Debbie

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Hi Tin, Linda is right your walking on broken glass at the moment and it's a trust thing-still early days and more time will prevent that. Be patient I know it's hard but you'll get there. Keep at it.

Mel.

ps slow but steady-get it right now and put in the time early saves you getting into bad habits.

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Hi--

I'm not sure what I can add to what has already said. I do believe it something you need to talk with your prosthetic guy or gal. They work with these problems all the time. They know what to look for and how to corrected. I wish you all the best as you try to get use to you new legs!

Patti

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Thanks All. I knew you could come up trumps. Everyone telling me what my "gut" already knows. Time for a re-vist to rehab. However, military rehab is unlike any NHS one. It is split into 5 x hourly sessions A DAY. Made up of swimming - gym and exercise.

However, I agree that I dont want to get into bad habits now. I only lost my feet in October 2004, however, due to other injuries to my legs, was wheelchair bound for 6 months, so only started walking on my "feet" in October/November 2005. So far, I have done OK - so I'll keep you posted on how my "walkign on glass" goes. The confidence thing is all in my mind. With a stick I am fine - without it I panic.

Thanks again.

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Hi,

I, too couldn't start learning to walk on my leg for six months after my accident as my femur was also broken and I couldn't put any weight on it. I got my first leg in June 2005 and initially just couldn't see how I was ever going to have a remotely normal gait without sticks.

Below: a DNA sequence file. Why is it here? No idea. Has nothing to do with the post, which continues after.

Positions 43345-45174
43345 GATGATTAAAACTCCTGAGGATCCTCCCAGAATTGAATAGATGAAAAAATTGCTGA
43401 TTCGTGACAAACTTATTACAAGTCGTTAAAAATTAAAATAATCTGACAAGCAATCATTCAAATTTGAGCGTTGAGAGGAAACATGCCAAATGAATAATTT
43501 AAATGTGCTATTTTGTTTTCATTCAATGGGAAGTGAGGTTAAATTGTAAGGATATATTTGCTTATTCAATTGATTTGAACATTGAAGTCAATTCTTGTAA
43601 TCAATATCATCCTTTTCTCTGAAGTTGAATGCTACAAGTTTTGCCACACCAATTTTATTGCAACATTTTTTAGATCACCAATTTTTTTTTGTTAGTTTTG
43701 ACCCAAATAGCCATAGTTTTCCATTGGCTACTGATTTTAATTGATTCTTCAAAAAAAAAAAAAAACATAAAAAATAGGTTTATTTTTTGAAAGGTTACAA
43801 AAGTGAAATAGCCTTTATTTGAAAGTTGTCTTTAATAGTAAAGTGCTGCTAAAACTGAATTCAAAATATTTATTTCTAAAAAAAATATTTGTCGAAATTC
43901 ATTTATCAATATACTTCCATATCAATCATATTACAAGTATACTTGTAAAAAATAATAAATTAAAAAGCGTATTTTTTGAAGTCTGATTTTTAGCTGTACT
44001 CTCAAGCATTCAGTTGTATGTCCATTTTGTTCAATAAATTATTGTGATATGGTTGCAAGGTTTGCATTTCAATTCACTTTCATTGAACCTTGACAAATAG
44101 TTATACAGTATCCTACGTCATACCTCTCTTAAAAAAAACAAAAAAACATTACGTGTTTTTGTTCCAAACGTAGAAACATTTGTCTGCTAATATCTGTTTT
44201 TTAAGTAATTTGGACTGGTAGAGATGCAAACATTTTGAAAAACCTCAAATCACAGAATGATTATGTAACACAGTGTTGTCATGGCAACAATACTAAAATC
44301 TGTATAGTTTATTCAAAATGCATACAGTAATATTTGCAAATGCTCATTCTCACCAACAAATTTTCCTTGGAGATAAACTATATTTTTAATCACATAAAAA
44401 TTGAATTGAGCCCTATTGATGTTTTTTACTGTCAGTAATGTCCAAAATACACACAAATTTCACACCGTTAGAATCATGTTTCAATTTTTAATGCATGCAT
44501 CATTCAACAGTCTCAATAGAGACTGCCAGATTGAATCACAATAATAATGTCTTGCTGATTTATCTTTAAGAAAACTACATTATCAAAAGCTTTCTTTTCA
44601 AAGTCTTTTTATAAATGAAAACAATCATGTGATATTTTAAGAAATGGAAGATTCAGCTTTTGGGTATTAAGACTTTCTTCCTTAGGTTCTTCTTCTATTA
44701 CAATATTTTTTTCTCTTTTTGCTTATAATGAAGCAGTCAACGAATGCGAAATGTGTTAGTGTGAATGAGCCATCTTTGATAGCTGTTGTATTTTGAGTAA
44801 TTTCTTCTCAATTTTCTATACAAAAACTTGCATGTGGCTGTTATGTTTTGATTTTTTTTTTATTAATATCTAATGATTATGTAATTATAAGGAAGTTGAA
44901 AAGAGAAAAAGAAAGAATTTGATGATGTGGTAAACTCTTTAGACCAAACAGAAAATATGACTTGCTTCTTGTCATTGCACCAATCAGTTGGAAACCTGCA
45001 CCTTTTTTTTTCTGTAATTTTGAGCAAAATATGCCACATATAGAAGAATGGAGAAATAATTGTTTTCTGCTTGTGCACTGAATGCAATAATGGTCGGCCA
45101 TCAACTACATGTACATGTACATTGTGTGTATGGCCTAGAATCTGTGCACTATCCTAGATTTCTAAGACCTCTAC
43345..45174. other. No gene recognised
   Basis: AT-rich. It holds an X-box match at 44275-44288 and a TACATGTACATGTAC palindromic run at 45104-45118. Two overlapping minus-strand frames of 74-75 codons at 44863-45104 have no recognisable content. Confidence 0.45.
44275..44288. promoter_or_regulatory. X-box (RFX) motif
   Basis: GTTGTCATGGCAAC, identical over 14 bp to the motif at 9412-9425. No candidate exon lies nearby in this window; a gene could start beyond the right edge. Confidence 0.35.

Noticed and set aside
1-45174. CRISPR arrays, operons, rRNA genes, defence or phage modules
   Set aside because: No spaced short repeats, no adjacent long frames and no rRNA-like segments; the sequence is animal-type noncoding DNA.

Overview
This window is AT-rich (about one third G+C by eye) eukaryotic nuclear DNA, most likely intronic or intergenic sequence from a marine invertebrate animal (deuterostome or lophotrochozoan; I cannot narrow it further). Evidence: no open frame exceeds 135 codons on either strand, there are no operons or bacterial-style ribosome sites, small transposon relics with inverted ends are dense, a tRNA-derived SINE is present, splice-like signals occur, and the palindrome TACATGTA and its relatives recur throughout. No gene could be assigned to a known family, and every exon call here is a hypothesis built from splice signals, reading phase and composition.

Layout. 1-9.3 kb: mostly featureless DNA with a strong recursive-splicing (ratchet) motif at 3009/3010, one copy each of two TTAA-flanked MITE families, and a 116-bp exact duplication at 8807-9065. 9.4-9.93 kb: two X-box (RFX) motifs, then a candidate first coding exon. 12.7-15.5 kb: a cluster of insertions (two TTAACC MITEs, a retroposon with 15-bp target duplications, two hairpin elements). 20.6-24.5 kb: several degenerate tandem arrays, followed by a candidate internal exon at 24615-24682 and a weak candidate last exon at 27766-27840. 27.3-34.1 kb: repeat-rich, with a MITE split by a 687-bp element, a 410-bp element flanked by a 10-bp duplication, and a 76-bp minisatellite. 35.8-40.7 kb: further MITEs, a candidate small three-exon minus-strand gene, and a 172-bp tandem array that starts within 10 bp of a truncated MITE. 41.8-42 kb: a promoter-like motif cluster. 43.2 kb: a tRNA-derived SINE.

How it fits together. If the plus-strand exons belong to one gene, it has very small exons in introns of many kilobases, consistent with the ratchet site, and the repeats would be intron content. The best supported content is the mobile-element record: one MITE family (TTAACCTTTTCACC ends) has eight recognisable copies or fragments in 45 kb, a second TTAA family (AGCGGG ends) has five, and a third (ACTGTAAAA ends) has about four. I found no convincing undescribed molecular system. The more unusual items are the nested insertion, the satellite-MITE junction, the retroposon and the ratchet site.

But now, finally, it seems to be coming. I am walking around pretty normally inside without a stick, and when outside am becoming less and less reliant on it. It does happen, but everyone goes at their own pace, and I suppose you just have to remember that.

But yes, my physio has really helped me with my gait, and I doubt very much whether I would be walking as well as I am without her now, so I would say that it is very much worth making sure that you see one, if not at your militaty rehab, then somewhere else.

good luck!

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However, military rehab is unlike any NHS one. It is split into 5 x hourly sessions A DAY. Made up of swimming - gym and exercise.

Isn't there a physio you can go to just for gait advice?

In the meantime, try watching yourself walking, using a full length mirror...or shop windows...anywhere where you can see your reflection. Stand upright and look forward. Move your legs forwards and backwards (using your quads & glutes), remembering to swing your knees through when you walk. Also aim for heel strike & toe off - trust your feet. Use crutches if you need to & don't see using crutches as defeat or 'going backwards'...it'll only be temporary and with your improved gait, you'll soon be walking without crutches or a stick! :)

If you try to do all that, instead of shuffling, then you should soon stop mashing grapes. :) As Mel says it's still early days...

Lizzie :)

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Isn't there a physio you can go to just for gait advice?

Thanks for the advice Lizzie. Just so happens I am due a check up anyway. So, come February, I will have all my problems sorted. 10 x half hour sessions a day will soon sort me out. THanks.